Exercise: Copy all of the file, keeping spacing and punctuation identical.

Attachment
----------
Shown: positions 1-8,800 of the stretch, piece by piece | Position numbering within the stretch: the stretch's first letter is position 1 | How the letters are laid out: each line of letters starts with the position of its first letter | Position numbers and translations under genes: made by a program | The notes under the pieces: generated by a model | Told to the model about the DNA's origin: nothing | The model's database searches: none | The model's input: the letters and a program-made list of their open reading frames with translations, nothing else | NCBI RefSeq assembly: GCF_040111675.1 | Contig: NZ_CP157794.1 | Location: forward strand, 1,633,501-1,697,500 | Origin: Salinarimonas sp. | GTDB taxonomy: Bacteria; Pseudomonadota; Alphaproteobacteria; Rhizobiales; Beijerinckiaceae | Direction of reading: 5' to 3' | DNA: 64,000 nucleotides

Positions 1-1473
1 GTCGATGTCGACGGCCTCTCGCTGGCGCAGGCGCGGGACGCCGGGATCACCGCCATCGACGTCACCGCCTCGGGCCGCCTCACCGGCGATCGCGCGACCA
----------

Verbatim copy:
Shown: positions 1-8,800 of the stretch, piece by piece | Position numbering within the stretch: the stretch's first letter is position 1 | How the letters are laid out: each line of letters starts with the position of its first letter | Position numbers and translations under genes: made by a program | The notes under the pieces: generated by a model | Told to the model about the DNA's origin: nothing | The model's database searches: none | The model's input: the letters and a program-made list of their open reading frames with translations, nothing else | NCBI RefSeq assembly: GCF_040111675.1 | Contig: NZ_CP157794.1 | Location: forward strand, 1,633,501-1,697,500 | Origin: Salinarimonas sp. | GTDB taxonomy: Bacteria; Pseudomonadota; Alphaproteobacteria; Rhizobiales; Beijerinckiaceae | Direction of reading: 5' to 3' | DNA: 64,000 nucleotides

Positions 1-1473
1 GTCGATGTCGACGGCCTCTCGCTGGCGCAGGCGCGGGACGCCGGGATCACCGCCATCGACGTCACCGCCTCGGGCCGCCTCACCGGCGATCGCGCGACCA